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June 21st, 2009

~Sunday~ My alarm was set for 10:00 today, but I awoke at 8:30 and surrendered to the start of the day.

We had our Manbites Dog Theater board meeting from 11:00 - 1:00. Everyone was able to attend, except Alice, who had a church function she needed to be at today.

I stepped up to take over scheduling future board meetings and to help in doing some "task tracking" of action items resulting in future meetings. It's the least I can do, since my hope and intent to contribute in the area of grant-seeking and great-writing has been a dismal failure.

Jeff went over the schedule that's been decided on for the 2009 - 2010 season, and as usual, most of the work chosen seems compelling to me, and I look forward to seeing them.



At 5:30, I lay down for a nap, setting my alarm for 8:00 thinking I'd never nap that long, but certainly wanting to be awakened if I did.

I woke up at 7:00 and debated as to whether I'd be able to go back to sleep or if I should just get up and catch the 7:45 bus instead of the 8:15. It would be good to get started earlier today, as I needed to leave work a little bit earlier to pick up Robert at the airport.

I got up, looked out the window and thought that the way the sun was shining across the parking lot looked unique, interesting, this morning.

Halfway through my shower, it dawned on me that what was different about the way the sun was shining was that it was from the opposite direction. It was actually 7PM Sunday evening, not 7AM Monday morning. Oops. My bad.

Responses to a tweet saying what I had done indicate that this can be a good thing, and that I'm not the only one who does this:
Karla Marie Slavin  Karla Marie SlavinLOL
Arthur B Raleigh  Arthur B RaleighHahahha. Guess all that fake smog in the clubs does have some effect?
Brenda Yearout Gibbs  Brenda Yearout GibbsI am soooo glad I'm not the only one that does that. whew :o)
Erin Shields  Erin ShieldsI love when that happens! It's like getting a bonus day in your weekend!
Henry Ogburn Henry OgburnWow.... Silly goose. So you just got 12 free hours! Woohoo.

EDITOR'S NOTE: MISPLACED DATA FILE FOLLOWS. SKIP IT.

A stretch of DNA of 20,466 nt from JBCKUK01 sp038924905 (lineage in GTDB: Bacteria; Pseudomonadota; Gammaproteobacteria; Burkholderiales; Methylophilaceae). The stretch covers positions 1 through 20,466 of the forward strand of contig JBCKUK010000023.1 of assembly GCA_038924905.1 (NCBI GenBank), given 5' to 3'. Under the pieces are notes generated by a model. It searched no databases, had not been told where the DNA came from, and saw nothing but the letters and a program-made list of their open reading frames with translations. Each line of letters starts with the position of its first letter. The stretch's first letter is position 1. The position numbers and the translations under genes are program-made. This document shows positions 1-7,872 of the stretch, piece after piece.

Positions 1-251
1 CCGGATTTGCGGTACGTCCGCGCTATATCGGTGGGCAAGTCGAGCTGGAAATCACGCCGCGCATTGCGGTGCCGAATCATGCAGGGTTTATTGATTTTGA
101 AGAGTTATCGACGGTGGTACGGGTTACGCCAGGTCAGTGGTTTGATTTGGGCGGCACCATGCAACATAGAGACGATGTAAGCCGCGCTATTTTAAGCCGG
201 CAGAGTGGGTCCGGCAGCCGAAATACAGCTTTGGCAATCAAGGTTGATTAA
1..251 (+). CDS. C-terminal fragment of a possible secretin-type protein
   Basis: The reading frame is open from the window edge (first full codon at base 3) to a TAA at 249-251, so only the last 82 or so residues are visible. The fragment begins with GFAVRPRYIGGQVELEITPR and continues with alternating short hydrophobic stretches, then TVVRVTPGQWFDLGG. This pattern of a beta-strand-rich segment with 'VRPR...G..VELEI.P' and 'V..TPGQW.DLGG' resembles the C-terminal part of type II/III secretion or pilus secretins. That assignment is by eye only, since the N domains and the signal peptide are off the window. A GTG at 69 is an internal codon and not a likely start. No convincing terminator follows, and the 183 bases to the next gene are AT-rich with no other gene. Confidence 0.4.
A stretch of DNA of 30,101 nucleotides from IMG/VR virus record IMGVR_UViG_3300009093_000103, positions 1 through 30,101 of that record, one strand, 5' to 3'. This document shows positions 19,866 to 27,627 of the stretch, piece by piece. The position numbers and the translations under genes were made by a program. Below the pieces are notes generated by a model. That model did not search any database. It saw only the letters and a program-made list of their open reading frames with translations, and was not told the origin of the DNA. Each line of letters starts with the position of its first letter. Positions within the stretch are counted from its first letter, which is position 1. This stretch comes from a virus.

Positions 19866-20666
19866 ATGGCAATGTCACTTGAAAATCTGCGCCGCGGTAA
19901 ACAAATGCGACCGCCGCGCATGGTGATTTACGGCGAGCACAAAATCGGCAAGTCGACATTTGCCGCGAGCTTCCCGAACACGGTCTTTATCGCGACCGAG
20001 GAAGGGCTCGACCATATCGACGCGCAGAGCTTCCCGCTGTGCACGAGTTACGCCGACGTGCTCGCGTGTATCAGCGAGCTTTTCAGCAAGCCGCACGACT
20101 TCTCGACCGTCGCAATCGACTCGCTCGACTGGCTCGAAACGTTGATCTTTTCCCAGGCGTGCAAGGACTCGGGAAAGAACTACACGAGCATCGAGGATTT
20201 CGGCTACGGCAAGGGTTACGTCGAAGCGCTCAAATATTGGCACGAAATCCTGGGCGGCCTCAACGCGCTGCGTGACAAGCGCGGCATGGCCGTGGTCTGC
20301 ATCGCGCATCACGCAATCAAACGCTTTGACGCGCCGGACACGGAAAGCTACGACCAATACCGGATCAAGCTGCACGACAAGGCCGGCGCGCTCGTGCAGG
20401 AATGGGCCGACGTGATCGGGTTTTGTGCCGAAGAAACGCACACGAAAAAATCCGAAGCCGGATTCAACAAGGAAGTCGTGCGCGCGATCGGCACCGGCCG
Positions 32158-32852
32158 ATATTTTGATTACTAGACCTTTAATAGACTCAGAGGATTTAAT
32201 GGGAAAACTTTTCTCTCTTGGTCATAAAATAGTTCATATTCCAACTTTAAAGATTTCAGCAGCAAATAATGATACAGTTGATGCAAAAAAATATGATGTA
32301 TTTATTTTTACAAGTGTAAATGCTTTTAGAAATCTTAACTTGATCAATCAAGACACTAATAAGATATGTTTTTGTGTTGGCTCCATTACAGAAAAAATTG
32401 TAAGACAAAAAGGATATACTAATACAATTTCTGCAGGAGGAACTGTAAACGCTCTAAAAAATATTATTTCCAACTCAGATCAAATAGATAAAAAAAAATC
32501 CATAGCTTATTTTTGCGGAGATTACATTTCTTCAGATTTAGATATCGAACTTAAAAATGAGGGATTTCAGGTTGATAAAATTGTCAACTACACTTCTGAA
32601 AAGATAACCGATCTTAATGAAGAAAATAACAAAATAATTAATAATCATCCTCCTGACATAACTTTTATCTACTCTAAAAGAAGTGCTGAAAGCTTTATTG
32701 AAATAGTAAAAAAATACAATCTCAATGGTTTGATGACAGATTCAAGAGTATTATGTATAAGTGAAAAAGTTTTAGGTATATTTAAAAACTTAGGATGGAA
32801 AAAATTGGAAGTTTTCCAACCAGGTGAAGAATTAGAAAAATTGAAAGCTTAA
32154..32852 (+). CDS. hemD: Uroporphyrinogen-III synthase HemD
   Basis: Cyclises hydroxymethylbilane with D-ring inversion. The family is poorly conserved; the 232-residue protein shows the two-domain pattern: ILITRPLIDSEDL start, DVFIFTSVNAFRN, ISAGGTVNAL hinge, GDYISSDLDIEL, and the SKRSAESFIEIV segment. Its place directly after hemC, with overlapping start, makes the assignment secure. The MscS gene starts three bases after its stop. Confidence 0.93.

After my shower, which then seemed a bit superfluous, I did a grocery store run. I called Dad on the way and wished him a Happy Father's Day. Mom was at bingo. They'd had lunch at Golden Corral.

Once home from the grocery store, I put on a Selected Shorts podcast, and enjoyed the stories while I:

  • Chopped cucumbers
  • Diced a red pepper
  • Diced a green pepper
  • Diced a vidalia onion
  • Sliced pitted black olives
  • Diced sliced (yes, they were sliced already and I diced them) mushrooms
  • Sliced baby carrots
  • Chopped broccoli
  • Sliced celery
  • Sliced, and then cubed, a cantaloupe
Everything but the cantaloupe will go into making a salad each day this week. To that I'll add some pineapple tidbits and some raisins. Sometimes I also add grated cheddar cheese and/or the whites of a hard-boiled egg, depending if I want protein in the salad or not.

These are the Selected Shorts podcast that I listened to:

A Gallant Writer Celebrated

Sunday, May 31, 2009

“At an early hour for the French man of letters Henri Grippes—it was a quarter to nine, on an April morning—he sat in a windowless, brown-painted cubicle, facing a slight, mop-headed young man with horn-rimmed glasses and dimples. The man wore a dark tie with a narrow knot and a buttoned-up blazer. He signature was ‘O.Poche;’ his title, on the grubby, pulpy summons Grippes had read, sweating, was ‘Controller.’ He must be freshly out of his civil-service training school, Grippes guessed. Even his aspect, of a priest hearing a confession a few yards from the guillotine, seemed newly acquired. ” – Mavis Gallant, “Grippes et Poche”

A bizarre bureaucratic feud, between a novelist and a tax official, lasts two lifetimes in this story by contemporary master Mavis Gallant, who reads her own work.  


And then these from 2007:

Appetites for Life

Sunday, December 09, 2007

“It came upon me that I had misspent my life. All those years laboring over words, words, words. And for what? What difference did it make to anyone? Who cared what I had to say? I had lost the appetite for telling.”
– Mary Gordon, “Storytelling”


A jaded writer, and an aging gourmand, revive their appetites for living.

Gordon’s reflective tale “Storytelling” was read at The Getty Center in Los Angeles as part of a program entitled SIDE TRIPS AND REVELATIONS. It is indeed revealing about the craft of writing, and Gordon also took the time to discuss her work with us in a brief interview featured after the story. The reader of “Storytelling” is the stage and screen actress Lindsay Crouse, whose film credits include “House of Games” and “Places in the Heart,” which earned her an Oscar nomination.

Our second story is from an earlier season at The Getty--a program devoted to food fictions. In English novelist V.S. Pritchett’s “Just a Little More , an aging man reclaims his dignity in his robust accounts of meals he remembers. The reader is Rene Auberjonois, most recently seen on the television series Boston Legal..

“Storytelling,” by Mary Gordon, read by Lindsay Crouse
“Just a Little More,” by V.S. Pritchett, read by Rene Auberjonois.

For additional works featured on SELECTED SHORTS, please visit Symphony Space

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